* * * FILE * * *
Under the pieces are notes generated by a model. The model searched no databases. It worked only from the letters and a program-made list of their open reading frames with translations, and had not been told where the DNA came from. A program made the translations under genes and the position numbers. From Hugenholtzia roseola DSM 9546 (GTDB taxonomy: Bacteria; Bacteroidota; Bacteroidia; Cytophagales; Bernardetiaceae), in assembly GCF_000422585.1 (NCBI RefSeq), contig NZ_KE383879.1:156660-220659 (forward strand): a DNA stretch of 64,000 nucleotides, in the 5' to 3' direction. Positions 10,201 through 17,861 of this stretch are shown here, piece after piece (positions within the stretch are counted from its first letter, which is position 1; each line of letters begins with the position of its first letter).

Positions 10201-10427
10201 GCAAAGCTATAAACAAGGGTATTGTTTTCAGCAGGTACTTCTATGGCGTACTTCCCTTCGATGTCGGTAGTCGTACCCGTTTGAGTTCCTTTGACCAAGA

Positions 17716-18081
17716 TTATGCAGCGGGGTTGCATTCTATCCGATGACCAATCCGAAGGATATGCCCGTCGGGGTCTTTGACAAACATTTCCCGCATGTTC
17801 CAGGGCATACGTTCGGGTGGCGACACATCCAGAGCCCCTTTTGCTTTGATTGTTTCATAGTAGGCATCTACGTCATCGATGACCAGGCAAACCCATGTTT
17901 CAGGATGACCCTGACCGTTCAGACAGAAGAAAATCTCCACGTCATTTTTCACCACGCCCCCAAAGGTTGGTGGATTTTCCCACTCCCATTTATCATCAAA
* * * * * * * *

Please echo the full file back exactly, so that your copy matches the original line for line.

Under the pieces are notes generated by a model. The model searched no databases. It worked only from the letters and a program-made list of their open reading frames with translations, and had not been told where the DNA came from. A program made the translations under genes and the position numbers. From Hugenholtzia roseola DSM 9546 (GTDB taxonomy: Bacteria; Bacteroidota; Bacteroidia; Cytophagales; Bernardetiaceae), in assembly GCF_000422585.1 (NCBI RefSeq), contig NZ_KE383879.1:156660-220659 (forward strand): a DNA stretch of 64,000 nucleotides, in the 5' to 3' direction. Positions 10,201 through 17,861 of this stretch are shown here, piece after piece (positions within the stretch are counted from its first letter, which is position 1; each line of letters begins with the position of its first letter).

Positions 10201-10427
10201 GCAAAGCTATAAACAAGGGTATTGTTTTCAGCAGGTACTTCTATGGCGTACTTCCCTTCGATGTCGGTAGTCGTACCCGTTTGAGTTCCTTTGACCAAGA

Positions 17716-18081
17716 TTATGCAGCGGGGTTGCATTCTATCCGATGACCAATCCGAAGGATATGCCCGTCGGGGTCTTTGACAAACATTTCCCGCATGTTC
17801 CAGGGCATACGTTCGGGTGGCGACACATCCAGAGCCCCTTTTGCTTTGATTGTTTCATAGTAGGCATCTACGTCATCGATGACCAGGCAAACCCATGTTT
17901 CAGGATGACCCTGACCGTTCAGACAGAAGAAAATCTCCACGTCATTTTTCACCACGCCCCCAAAGGTTGGTGGATTTTCCCACTCCCATTTATCATCAAA